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Recipes

Carrots

Cauliflower

Courgettes

Herbs - Storing Tips

Herb Oils & Vinegars

Herb Butters & Mayo

Herb Sugars & Syrups

Herb Salsa & Pesto

Herb Soups

Herb Cakes & Biscuits

Leeks

Potatoes

Rhubarb

Spinach etc.

Herb Sugars and Syrups

Herbs are not just for savoury dishes, they lift the flavour of fruits and add to the appeal of puddings. Sugars and syrups are also a good way of preserving their flavour: sugars will keep, in a screw topped jar, for several weeks in the fridge and syrups should keep for months. You only need to put them in the fridge once the bottle or jar has been opened.

Herb Sugars
One of the most useful is made with Peppermint, preferably the fantastic Chocolate Peppermint which really does smell and taste like After Eights.
Herb sugars are incredibly simple to make: put some granulated, or caster, sugar into a bowl, finely chop the herb and mix the two together.
For the Peppermint sugar use the younger leaves from the ends of the stems which will have the best flavour. Sprinkle it over strawberries or fresh peaches, both absolutely delicious.

The sweet, green, aniseedy flavoured seeds of Sweet Cicely also make a good sugar. Use the seeds while they are still young and tender, as they get older they get more stringy. They also loose their flavour and the dry seeds have hardly any flavour left. Chop the green seeds very finely and sprinkle over anything made with rhubarb; stewing rhubarb or gooseberries with leaves of Sweet Cicely helps to reduce the acidity and the amount of sugar you have to add.

Herb Syrups
Robust flavoured herbs like Rosemary and Hyssop can be boiled with the syrup, but delicate flavoured ones like Rose Petals are best infused with the hot syrup once it has been made.

For a basic sugar syrup which will allow you to make a few different flavoured syrups you will need
500 ml water
500g sugar
juice of 1 lemon
Put the sugar and water in a pan over a low heat and stir until the sugar is dissolved. Add the lemon juice and boil rapidly for 5-7 minutes until the syrup starts to thicken.

If using Rosemary or Hyssop add a small bunch of stems to the sugar/water mix, about 5 twigs of Rosemary or 10 twigs of Hyssop.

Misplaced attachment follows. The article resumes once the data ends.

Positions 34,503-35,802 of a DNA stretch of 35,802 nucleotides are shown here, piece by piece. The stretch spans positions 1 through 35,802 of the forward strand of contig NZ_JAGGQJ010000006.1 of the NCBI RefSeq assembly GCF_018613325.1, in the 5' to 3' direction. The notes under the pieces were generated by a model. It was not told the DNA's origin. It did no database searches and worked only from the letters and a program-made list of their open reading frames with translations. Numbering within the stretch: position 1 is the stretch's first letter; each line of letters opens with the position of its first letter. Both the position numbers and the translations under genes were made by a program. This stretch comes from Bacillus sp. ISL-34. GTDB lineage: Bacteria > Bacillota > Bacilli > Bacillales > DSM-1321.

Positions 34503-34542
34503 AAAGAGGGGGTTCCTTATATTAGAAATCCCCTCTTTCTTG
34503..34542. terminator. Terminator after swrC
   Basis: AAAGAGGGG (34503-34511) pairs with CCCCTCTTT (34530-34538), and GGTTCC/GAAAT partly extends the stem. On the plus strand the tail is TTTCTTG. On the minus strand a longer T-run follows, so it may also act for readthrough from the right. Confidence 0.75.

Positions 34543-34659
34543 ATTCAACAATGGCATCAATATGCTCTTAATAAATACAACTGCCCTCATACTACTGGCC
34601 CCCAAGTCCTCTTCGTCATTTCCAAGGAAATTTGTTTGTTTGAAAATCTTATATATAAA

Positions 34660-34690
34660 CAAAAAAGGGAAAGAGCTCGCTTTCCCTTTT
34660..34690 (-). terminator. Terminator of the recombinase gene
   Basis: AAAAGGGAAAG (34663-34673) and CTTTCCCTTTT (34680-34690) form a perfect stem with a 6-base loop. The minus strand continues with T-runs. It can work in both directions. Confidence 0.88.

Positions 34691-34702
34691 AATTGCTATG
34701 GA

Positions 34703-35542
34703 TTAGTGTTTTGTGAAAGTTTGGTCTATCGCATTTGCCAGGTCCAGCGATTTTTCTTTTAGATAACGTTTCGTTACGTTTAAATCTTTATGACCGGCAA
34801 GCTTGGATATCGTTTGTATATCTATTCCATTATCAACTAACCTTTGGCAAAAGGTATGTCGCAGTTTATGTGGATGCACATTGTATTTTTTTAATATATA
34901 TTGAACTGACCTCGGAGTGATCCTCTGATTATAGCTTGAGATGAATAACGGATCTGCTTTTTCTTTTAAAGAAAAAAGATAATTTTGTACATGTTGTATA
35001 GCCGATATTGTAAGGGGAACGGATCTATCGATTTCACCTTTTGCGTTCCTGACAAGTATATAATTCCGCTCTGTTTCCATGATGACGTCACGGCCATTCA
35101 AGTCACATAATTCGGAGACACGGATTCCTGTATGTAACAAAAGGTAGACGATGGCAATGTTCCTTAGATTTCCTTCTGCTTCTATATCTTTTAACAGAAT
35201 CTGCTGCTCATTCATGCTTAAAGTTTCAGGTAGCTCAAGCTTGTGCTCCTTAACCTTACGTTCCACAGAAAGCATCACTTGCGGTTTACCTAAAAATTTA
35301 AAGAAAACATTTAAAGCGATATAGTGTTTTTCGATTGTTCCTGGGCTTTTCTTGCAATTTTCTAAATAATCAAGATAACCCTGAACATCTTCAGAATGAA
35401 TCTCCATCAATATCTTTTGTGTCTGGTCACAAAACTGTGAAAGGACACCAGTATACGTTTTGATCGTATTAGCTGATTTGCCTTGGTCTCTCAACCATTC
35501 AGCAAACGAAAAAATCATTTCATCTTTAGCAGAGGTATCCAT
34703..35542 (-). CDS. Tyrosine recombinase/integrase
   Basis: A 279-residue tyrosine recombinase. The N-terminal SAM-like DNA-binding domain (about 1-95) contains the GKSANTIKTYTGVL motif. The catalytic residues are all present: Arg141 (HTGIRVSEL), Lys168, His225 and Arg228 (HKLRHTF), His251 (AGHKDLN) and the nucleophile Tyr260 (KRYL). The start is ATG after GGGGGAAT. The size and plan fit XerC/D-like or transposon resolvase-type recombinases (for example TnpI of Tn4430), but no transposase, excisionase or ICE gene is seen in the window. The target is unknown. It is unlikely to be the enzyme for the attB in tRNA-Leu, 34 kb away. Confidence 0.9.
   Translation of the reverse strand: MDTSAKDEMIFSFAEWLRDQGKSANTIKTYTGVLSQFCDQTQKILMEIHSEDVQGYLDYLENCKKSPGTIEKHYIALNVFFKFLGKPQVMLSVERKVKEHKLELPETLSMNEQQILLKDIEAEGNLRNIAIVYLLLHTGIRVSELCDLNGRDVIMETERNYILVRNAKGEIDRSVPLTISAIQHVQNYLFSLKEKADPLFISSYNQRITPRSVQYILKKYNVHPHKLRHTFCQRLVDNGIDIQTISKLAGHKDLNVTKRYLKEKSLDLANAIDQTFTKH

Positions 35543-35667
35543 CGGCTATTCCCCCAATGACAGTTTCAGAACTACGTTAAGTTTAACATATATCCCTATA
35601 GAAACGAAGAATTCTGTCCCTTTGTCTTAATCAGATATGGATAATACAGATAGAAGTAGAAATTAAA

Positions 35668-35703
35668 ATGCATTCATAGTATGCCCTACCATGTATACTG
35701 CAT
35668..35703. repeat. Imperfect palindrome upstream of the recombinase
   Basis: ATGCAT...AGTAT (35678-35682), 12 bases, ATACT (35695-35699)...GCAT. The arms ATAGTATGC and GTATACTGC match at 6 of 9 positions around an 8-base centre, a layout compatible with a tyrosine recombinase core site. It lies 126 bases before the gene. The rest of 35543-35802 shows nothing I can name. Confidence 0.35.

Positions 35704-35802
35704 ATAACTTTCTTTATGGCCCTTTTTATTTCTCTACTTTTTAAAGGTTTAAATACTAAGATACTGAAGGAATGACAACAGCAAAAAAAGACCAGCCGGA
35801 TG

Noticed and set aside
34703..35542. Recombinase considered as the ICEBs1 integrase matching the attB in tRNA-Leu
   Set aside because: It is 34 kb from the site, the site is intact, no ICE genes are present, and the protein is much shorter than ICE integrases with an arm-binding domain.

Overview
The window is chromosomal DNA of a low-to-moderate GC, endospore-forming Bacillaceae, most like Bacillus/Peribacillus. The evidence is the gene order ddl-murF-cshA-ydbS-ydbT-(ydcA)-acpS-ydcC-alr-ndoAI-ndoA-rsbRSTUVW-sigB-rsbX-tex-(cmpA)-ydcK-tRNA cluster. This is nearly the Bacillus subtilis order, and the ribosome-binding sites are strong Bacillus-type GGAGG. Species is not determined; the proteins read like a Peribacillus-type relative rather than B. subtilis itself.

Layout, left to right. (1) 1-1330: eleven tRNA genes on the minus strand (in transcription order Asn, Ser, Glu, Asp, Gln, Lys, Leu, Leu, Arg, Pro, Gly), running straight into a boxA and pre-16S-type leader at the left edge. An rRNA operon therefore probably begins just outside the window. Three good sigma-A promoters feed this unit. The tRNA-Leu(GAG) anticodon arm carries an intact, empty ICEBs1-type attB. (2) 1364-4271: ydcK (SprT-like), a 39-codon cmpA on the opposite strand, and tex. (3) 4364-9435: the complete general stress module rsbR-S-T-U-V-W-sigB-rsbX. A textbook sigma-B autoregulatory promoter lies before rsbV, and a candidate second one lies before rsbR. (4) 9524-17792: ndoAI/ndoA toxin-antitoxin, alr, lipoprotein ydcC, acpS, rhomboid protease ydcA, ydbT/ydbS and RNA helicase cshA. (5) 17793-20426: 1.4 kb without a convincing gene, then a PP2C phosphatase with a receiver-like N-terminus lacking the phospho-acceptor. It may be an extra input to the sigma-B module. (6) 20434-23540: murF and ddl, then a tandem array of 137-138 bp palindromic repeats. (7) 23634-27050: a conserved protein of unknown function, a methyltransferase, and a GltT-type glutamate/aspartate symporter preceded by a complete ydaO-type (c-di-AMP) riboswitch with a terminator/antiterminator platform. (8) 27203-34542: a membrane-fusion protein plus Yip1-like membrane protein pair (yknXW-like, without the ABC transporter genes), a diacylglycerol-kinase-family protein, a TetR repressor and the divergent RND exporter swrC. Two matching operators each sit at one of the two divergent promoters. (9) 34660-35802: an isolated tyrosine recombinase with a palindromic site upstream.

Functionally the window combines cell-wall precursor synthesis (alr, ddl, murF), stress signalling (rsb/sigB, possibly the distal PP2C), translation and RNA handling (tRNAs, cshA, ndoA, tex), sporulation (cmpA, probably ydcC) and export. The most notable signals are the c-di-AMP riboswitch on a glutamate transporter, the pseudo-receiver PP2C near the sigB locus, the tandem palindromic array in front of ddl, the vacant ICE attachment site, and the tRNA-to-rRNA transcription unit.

Rosemary syrup is excellent with oranges or a winter citrus fruit salad, it also goes very well with anything gingery.
Hyssop has a special affinity with peaches and apricots: a Hyssop syrup is glorious added to a dish of fresh peaches and if you poach either peaches or apricots in Hyssop syrup you can transform some not very flavoursome bought fruit into a mouth-watering dessert.
A flan case filled with apricots poached in Hyssop syrup, with extra syrup poured over is really delicious, and a few of the beautiful blue Hyssop flowers sprinkled on top at the last minute looks stunning.


Rose Petal Conserve
This fragrant and pretty syrup can be used in lots of ways: to pour over strawberries or vanilla ice cream, to swirl into yoghurt or whip with cream and to make ice cream and syllabub. The conserve will keep for months in the fridge - but is usually used up long before.

1 litre measure of rose petals, lightly pressed down
1 litre water
juice 1 lemon
1 kg sugar
Pick the rose petals on a dry, sunny day when their fragrance is at its best. Choose red or pink heavily scented roses for the best result. Put the petals into a saucepan with the water and bring gently to a simmer. Add the lemon juice which will turn the petals a deep pink, they go disappointingly grey without, then add the sugar. Bring to the boil, stirring until the sugar has dissolved and boil fast for 10 minutes. Pour into jars and seal.

To Make a Whipped Syllabub,
half a pint of whipping cream 1 tablespoon brandy
5 tablespoons Rose Petal Conserve or other herb syrup
Pour the cream into a bowl and whisk lightly, add the brandy and continue to whisk until the cream thickens. Fold in the conserve and pile into 6 glasses. Chill before serving.